“It is impossible for a man to begin to learn that which he thinks that he knows.” – The Discourses (Book II) by Epictetus, Chapter XVII
There’s no surer way to set yourself up for failure than to begin any task with the mindset that you have all the answers.
Yes, it’s hard to hold your tongue when you see something being done inefficiently, and it’s even more difficult to keep the peace when you hear someone speak something untrue.
No matter the challenge, be steadfast, and hold your opinion. Ask questions and try to understand how the people around you have come to their positions.
When you remain silent, those around will continue to speak. The more they share, the better you will understand them and the task at hand.
You can’t learn a skill by talking to your teacher. Remember your primary school days. The student is silent. He observes how the teacher handles the situation in front of her. He listens to the words spoken and asks questions when clarity is needed.
Why is it then, in our adult lives, that we stop listening? How do we expect to learn unless we’re willing to be quiet and ask questions? Did you ever tell your history professor he was wrong when he lectured on the civilizations of the past?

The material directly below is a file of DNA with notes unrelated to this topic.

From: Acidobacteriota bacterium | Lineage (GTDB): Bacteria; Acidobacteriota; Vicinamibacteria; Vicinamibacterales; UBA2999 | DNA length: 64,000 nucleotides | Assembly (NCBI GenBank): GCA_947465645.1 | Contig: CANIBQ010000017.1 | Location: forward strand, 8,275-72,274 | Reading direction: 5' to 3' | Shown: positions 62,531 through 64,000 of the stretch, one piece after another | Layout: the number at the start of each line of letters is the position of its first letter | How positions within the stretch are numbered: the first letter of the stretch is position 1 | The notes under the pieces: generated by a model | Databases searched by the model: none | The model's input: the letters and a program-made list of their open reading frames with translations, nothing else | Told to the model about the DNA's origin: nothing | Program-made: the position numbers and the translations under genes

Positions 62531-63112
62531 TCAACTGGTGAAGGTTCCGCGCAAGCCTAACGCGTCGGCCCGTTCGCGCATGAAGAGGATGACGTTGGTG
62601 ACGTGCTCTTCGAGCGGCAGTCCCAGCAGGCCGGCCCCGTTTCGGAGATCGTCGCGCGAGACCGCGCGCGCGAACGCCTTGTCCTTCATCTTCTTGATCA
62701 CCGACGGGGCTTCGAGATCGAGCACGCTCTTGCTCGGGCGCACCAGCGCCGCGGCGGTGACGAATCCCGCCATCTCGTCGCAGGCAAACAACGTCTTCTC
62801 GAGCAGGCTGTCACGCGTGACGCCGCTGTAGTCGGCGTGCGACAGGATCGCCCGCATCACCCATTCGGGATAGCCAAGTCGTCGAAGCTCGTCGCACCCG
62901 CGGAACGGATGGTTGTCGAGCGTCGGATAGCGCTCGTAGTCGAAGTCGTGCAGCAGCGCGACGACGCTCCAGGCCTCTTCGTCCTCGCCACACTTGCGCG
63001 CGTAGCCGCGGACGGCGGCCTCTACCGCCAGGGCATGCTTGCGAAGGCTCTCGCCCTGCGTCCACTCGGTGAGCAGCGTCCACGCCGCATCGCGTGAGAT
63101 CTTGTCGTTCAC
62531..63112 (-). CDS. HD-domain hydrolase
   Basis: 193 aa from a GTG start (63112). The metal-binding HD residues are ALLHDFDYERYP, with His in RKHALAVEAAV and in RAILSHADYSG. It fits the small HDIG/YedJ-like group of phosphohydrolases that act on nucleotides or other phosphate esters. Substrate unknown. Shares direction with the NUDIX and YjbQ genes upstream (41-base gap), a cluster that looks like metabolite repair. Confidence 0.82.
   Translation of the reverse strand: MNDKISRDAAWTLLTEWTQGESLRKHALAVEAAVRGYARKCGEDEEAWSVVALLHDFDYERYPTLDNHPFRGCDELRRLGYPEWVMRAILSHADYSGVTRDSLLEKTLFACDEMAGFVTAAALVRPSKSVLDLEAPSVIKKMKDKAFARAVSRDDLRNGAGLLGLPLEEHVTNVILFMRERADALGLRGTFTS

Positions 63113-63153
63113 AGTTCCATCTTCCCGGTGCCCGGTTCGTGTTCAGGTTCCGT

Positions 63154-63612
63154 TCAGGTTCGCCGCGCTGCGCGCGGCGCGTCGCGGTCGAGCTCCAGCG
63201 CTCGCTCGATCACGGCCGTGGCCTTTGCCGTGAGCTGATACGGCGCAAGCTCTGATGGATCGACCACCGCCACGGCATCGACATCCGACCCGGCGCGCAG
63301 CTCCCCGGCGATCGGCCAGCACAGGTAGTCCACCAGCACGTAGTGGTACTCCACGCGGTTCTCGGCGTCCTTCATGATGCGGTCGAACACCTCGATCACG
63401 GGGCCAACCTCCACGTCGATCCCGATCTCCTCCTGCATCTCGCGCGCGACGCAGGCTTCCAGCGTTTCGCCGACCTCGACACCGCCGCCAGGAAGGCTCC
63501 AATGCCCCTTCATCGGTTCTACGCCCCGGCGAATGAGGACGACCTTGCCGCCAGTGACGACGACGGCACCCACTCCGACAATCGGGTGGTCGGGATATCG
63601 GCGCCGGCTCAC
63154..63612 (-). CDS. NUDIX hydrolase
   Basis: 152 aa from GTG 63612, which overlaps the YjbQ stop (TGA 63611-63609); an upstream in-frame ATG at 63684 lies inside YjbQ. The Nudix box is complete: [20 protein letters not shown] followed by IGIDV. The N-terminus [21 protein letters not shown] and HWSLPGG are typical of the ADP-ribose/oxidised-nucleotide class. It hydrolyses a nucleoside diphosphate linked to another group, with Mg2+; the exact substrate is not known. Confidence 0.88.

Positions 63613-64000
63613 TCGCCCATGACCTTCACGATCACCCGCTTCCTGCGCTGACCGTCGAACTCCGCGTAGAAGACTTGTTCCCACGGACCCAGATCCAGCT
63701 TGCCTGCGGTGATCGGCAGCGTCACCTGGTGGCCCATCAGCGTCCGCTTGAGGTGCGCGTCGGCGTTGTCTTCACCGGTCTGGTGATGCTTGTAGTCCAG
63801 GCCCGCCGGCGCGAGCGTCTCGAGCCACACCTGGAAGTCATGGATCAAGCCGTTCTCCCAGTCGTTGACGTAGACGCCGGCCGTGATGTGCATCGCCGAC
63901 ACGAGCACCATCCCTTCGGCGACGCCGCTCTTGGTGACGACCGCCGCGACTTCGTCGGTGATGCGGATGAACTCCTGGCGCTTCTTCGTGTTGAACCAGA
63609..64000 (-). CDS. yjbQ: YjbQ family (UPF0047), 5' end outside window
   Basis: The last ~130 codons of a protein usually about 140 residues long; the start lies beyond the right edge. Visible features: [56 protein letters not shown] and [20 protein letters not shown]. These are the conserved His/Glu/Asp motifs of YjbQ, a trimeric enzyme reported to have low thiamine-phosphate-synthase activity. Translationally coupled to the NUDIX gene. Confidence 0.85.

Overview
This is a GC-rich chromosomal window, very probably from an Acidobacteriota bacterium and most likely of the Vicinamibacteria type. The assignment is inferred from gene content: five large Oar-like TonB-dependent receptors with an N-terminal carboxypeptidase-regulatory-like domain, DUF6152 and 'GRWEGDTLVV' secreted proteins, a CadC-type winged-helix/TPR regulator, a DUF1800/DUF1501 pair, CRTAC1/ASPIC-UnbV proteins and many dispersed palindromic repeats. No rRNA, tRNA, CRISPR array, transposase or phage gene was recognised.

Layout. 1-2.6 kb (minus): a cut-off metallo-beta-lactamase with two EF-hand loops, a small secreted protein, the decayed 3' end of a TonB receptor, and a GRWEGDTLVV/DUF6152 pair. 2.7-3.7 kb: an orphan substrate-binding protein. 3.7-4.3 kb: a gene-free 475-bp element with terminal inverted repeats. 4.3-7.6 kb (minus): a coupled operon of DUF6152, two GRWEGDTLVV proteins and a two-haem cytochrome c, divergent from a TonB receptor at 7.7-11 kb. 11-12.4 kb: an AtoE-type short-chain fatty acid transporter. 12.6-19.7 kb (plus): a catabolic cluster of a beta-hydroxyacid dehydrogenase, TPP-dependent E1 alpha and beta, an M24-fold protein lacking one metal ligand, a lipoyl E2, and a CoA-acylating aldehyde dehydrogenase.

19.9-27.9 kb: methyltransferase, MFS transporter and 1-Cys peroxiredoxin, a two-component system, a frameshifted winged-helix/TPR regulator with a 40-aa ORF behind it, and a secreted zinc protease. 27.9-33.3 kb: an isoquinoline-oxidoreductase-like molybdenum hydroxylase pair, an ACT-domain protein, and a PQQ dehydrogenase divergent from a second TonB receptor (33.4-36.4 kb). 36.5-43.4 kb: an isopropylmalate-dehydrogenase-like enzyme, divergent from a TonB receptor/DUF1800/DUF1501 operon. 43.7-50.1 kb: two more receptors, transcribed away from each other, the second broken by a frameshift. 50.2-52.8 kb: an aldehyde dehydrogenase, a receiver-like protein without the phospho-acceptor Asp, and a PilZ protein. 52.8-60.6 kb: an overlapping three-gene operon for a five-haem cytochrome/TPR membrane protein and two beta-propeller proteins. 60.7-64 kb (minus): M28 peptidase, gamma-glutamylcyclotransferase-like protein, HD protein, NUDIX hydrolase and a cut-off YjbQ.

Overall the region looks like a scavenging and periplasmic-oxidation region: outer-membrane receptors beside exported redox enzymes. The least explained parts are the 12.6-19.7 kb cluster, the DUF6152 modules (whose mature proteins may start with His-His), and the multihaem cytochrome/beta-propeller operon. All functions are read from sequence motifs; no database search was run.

Likely not, you trusted he knew something you didn’t. You listened in order to learn. You asked questions in order to understand.
There’s a great motto a mentor shared with me, and her message has helped me a great deal in my life.
“Trust, but verify.”
Even though we should seek to understand the people and their unique opinions when we encounter them, it doesn’t mean we don’t verify the information they share.
Treat knowledge like a loaded gun. Just because the person to your left said he removed the bullets, doesn’t mean I’m not going to check. If we don’t verify information in life, at some point disaster will strike, and that’s pain that could have been avoided.